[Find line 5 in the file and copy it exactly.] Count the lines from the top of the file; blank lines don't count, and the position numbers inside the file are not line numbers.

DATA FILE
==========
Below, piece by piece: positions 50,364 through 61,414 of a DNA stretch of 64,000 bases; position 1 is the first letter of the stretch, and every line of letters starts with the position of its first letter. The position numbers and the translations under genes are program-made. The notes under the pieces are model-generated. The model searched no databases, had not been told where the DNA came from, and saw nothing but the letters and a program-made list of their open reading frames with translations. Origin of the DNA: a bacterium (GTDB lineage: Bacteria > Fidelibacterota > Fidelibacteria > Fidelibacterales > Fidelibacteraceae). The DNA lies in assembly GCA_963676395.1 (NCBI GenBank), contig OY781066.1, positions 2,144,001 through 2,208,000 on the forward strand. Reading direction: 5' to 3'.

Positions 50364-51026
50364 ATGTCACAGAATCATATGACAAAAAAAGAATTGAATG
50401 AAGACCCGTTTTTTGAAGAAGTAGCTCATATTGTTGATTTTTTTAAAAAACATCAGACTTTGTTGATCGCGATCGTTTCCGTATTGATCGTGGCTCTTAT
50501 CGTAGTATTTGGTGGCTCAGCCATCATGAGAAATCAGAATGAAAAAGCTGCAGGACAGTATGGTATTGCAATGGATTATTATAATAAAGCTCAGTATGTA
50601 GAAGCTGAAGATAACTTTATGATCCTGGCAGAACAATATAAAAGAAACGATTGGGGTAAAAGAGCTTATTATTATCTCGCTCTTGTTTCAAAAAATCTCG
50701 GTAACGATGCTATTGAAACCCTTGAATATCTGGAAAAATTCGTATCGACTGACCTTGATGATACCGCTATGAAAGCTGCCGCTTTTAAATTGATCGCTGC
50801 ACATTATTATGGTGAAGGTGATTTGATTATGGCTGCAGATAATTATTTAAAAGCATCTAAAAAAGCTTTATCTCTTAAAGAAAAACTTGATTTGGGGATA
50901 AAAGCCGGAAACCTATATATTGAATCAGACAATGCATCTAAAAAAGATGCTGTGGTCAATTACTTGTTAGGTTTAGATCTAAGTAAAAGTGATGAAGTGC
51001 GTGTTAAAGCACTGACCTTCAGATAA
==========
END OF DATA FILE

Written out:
50501 CGTAGTATTTGGTGGCTCAGCCATCATGAGAAATCAGAATGAAAAAGCTGCAGGACAGTATGGTATTGCAATGGATTATTATAATAAAGCTCAGTATGTA